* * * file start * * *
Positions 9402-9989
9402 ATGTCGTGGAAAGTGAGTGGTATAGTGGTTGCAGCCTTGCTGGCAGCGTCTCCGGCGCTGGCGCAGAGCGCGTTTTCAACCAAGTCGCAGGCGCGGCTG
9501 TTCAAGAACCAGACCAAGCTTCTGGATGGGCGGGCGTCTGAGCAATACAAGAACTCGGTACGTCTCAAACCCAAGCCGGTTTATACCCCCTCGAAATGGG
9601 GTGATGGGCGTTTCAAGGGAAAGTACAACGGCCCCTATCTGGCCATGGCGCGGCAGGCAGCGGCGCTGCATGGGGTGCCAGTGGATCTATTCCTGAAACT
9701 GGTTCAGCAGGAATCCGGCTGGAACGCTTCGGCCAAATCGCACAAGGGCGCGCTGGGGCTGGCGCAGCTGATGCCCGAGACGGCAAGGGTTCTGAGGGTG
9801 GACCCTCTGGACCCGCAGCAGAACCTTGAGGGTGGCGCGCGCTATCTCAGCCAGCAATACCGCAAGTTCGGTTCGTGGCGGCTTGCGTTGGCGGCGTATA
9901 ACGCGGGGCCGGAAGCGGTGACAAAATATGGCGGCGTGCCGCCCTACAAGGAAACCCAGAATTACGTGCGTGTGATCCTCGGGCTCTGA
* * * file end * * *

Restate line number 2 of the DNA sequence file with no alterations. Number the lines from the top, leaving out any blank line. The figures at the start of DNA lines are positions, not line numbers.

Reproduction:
9402 ATGTCGTGGAAAGTGAGTGGTATAGTGGTTGCAGCCTTGCTGGCAGCGTCTCCGGCGCTGGCGCAGAGCGCGTTTTCAACCAAGTCGCAGGCGCGGCTG